Mr. Richards........do you recall which tracks from both "Reflections" & "Love Child" that Florence Ballard sang on? This is an on-going debate you could help shed some light on.....thank you so much!
|By Nish (188.8.131.52) on Monday, January 13, 2003 - 11:15 pm:|
I'm dizzy with anticipation for the next installment! Thanks Mr. Richards! This is great!
|By Steve Litos (184.108.40.206) on Monday, January 13, 2003 - 11:17 pm:|
It's just like a Saturday afternoon serial at the movies...no wait - it's soulful campfire stories. I can't wait until the next one!
|By ju (220.127.116.11) on Tuesday, January 14, 2003 - 12:55 am:|
now that's a cliffhanger [ my shift key is dead again]
|By John Lester (18.104.22.168) on Tuesday, January 14, 2003 - 12:58 am:|
In due course......can you expand on what you mean by "Forever came Today" was cut in LA.....Lamont is on record as saying he spent a great deal of time on that one...now that would be in Detroit....or would it? If HDH are on strike, did you help finish it....and whilst I am on this subject, did you havea hand in the completion of the Tops "I'm In a Different World"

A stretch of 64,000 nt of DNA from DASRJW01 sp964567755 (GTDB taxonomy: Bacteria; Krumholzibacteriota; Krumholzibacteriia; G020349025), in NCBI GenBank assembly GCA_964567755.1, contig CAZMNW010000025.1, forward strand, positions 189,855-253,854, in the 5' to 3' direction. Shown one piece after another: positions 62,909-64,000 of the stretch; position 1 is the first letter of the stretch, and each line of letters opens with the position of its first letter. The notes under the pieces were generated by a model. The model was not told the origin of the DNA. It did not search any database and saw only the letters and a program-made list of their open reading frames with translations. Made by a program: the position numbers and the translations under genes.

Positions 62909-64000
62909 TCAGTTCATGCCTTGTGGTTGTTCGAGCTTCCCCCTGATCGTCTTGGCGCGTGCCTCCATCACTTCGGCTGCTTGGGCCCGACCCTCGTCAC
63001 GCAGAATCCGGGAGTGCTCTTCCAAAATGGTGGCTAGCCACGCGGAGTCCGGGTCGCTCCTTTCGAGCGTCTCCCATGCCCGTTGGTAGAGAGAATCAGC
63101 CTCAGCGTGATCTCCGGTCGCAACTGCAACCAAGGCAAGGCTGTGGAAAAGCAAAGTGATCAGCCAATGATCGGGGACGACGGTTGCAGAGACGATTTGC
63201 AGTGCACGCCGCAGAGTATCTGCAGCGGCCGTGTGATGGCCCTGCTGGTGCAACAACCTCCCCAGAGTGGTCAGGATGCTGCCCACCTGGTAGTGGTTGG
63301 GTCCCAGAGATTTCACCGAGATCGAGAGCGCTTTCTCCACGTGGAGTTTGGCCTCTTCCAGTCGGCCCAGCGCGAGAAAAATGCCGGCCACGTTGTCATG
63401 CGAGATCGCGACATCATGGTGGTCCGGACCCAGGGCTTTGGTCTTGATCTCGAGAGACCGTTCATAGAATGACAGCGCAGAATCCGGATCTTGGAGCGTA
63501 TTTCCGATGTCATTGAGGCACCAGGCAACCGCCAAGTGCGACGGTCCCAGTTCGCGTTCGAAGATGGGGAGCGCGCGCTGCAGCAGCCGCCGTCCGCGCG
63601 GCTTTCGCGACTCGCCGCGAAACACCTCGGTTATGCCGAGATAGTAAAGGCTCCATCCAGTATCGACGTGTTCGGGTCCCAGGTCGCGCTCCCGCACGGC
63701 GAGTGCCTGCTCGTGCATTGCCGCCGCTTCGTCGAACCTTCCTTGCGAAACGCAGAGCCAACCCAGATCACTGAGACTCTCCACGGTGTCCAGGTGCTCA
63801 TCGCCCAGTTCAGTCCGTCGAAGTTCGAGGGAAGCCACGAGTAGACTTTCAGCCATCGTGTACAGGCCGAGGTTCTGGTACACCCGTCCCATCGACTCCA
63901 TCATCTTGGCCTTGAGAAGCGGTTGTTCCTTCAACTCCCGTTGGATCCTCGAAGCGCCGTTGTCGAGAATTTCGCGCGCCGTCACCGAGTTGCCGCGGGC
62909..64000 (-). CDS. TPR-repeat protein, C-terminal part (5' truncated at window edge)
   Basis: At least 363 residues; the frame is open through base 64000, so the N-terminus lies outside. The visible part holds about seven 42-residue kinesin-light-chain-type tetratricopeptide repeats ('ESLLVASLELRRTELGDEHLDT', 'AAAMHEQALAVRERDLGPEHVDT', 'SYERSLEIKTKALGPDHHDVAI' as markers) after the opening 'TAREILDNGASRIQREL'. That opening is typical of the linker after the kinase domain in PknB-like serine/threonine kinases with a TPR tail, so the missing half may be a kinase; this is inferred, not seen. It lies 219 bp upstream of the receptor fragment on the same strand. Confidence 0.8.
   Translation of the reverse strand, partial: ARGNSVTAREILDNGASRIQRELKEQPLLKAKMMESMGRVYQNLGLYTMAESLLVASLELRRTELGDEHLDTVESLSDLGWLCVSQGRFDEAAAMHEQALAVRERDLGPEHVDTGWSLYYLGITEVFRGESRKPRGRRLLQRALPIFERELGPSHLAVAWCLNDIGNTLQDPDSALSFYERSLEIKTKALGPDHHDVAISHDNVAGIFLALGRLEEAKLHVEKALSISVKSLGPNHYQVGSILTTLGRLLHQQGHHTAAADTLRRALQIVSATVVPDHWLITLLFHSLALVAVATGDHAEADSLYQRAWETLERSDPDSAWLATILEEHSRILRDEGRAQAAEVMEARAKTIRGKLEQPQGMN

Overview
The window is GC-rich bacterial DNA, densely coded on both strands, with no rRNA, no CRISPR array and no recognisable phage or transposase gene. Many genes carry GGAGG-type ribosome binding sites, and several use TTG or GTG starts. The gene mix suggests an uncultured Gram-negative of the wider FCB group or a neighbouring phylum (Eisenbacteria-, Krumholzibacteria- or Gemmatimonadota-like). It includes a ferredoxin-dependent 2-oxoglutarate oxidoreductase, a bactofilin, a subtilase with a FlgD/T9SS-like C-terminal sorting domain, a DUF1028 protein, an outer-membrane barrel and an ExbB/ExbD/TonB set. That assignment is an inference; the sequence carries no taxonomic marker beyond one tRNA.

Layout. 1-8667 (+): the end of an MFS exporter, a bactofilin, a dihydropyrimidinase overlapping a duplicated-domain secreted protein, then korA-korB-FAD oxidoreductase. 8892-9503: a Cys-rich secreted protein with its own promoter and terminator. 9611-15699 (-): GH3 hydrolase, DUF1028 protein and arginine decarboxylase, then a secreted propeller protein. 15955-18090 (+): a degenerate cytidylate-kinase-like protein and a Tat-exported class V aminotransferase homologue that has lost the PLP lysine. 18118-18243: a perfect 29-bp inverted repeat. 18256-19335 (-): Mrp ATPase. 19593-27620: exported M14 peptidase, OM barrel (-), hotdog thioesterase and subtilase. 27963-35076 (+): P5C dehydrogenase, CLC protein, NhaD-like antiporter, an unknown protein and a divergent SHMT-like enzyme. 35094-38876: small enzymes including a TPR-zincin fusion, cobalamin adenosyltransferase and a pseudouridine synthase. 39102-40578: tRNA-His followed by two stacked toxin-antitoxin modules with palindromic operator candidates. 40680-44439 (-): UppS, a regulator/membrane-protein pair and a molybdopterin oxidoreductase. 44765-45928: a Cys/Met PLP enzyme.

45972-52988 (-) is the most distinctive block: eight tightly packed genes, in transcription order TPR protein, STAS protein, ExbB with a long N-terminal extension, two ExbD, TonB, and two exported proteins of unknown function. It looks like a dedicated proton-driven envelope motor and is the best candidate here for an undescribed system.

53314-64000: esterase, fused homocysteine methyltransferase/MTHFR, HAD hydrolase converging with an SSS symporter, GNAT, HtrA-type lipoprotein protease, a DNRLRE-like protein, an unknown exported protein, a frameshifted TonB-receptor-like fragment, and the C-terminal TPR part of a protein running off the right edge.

Back to your thread, I'm Gonna Make It....that song was considered by my Motown buddies as 45 material....what I found was that, for some reason, it was a favourite amongst the Smokey Robinson fans.
Frank Wilson tells that the first song he worked on at Hitsville USA was "Whole Lot Of Shaking in My Heart" in 1966. What was yours, Deke?
|By David Meikle (22.214.171.124) on Tuesday, January 14, 2003 - 05:41 am:|
I am only catching this thread today as I have been out of town for the past week.
Welcome to SD Deke and thankyou for giving us one of our best threads.
The pic you attempted to post can be sent to myself firstname.lastname@example.org. I will upload it thereafter.
Thanks also to "the old miner" for reminding me about "Backyard Lovin' man"...great, great music.
|By John R. (126.96.36.199) on Tuesday, January 14, 2003 - 08:42 am:|
Wow, Deke, you sure know how to tell a story. You've got me anxiously anticipating your next chapter! It really is so great to have you here!